"I'm tired of seeing us lose. I'm tired of seeing us score goals on our own net. I'm tired of seeing inside-baseball infighting," Brown said during a campaign launch speech in his Barrie, Ont., riding.
"I believe with every fibre of my being that if we work together, a strong, stable, majority Progressive Conservative government is within our reach."
Brown, 36, said the Ontario Tories have "lost touch" with grassroots supporters — a contingent Brown said he would give a greater say in shaping party matters such as how it picks policies.
Throughout his speech he drew a sharp line between the way he said the Ontario Progressive Conservatives have been doing things — and what they should do instead.
"Before we can become the party we need to be, we need a clean break from the party we were."
And he's promising to expand the Ontario party's tent to draw in voters from new corners — including youth and new Canadians in urban ridings who he called "conservative at heart."
"Ontario PCs of today must reach out. These relationships need to be founded in respect and fostered constantly — and in some cases we're going to have to build it from square one."
Like the three other candidates, Brown also tried to put space between himself and the party's spring election pledge to slash 100,000 public sector jobs, saying that it scared away potential voters working in frontline services such as nursing, firefighting and teaching.
"We spent a lot of energy going after the public sector, but at a high cost."
Brown has been an MP for Barrie since 2006, and he was a local councillor before that.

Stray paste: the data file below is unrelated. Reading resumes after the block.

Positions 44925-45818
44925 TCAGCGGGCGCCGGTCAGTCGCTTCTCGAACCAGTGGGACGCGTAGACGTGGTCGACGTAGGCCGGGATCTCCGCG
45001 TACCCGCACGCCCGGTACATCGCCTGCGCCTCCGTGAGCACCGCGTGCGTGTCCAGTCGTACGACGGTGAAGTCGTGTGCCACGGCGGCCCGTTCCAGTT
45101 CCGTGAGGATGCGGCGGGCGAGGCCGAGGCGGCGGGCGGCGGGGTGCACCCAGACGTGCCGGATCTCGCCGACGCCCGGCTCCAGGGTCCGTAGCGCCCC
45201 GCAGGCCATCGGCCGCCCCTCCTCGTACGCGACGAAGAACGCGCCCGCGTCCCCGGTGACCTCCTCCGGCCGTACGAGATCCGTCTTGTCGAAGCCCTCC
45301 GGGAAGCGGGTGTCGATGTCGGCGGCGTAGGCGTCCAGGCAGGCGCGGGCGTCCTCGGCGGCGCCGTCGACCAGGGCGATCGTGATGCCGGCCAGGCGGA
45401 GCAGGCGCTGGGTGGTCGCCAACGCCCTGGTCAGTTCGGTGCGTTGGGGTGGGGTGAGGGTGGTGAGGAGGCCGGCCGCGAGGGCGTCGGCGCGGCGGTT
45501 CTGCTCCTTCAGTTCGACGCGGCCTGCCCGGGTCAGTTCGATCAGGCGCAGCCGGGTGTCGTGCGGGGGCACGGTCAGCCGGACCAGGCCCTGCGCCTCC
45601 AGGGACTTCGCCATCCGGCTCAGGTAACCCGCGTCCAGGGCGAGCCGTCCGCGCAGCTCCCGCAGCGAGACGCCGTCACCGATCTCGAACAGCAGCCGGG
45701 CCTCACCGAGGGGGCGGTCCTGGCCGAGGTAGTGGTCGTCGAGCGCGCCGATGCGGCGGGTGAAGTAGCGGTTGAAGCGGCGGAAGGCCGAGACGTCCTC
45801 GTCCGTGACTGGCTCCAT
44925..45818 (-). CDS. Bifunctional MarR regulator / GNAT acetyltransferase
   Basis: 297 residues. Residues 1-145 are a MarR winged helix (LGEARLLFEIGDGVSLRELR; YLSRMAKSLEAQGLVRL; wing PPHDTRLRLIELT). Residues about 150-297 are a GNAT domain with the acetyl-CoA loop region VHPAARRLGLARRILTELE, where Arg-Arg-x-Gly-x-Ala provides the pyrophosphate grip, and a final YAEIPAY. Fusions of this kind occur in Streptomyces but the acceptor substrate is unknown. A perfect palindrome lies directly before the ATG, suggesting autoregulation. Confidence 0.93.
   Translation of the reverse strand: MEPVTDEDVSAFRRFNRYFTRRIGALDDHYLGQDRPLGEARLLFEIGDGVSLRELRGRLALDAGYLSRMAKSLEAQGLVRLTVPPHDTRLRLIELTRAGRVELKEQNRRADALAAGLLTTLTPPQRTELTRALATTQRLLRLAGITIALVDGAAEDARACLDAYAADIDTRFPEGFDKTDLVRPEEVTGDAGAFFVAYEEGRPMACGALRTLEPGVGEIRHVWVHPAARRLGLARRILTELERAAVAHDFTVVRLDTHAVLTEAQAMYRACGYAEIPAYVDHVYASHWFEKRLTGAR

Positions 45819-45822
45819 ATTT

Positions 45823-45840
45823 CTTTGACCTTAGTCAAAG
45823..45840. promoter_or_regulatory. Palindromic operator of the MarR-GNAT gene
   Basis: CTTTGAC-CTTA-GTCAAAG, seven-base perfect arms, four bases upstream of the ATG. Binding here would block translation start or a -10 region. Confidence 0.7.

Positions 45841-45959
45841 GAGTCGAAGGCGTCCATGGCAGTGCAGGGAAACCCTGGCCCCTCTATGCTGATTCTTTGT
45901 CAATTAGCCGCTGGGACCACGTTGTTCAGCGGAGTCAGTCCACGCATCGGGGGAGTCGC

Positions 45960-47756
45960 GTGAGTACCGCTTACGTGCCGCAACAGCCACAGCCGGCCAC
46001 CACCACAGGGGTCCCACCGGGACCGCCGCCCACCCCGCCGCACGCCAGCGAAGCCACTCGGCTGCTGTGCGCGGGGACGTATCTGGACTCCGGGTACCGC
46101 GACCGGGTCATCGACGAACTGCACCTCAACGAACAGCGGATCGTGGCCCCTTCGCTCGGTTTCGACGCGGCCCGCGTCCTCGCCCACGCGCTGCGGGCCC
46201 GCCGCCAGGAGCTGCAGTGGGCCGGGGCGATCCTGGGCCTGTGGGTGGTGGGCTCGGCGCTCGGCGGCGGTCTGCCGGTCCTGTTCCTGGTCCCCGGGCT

The Tories are still reeling after losing the June 12 election, which many in the party blame on the job-cuts promise — an idea from which each of the leadership hopefuls has tried to distance themselves.
The Ontario Liberals wasted no time in going after the newest PC leadership hopeful, saying Brown was among the first to congratulate then-leader Tim Hudak when he rolled out the jobs pledge.
Brown — with a campaign slogan of "For The Win" — becomes the fourth official entrant into the leadership race, which is expected to grow to at least five candidates next month.
The other declared candidates are MPPs Christine Elliott, Vic Fedeli and Monte McNaughton.
Potential candidates for the Ontario Progressive Conservative leadership have until the end of January to file their nomination papers and until Feb. 28, 2015 to sign up new members.
Party members will pick their new leader in early May.
— By Will Campbell in Toronto
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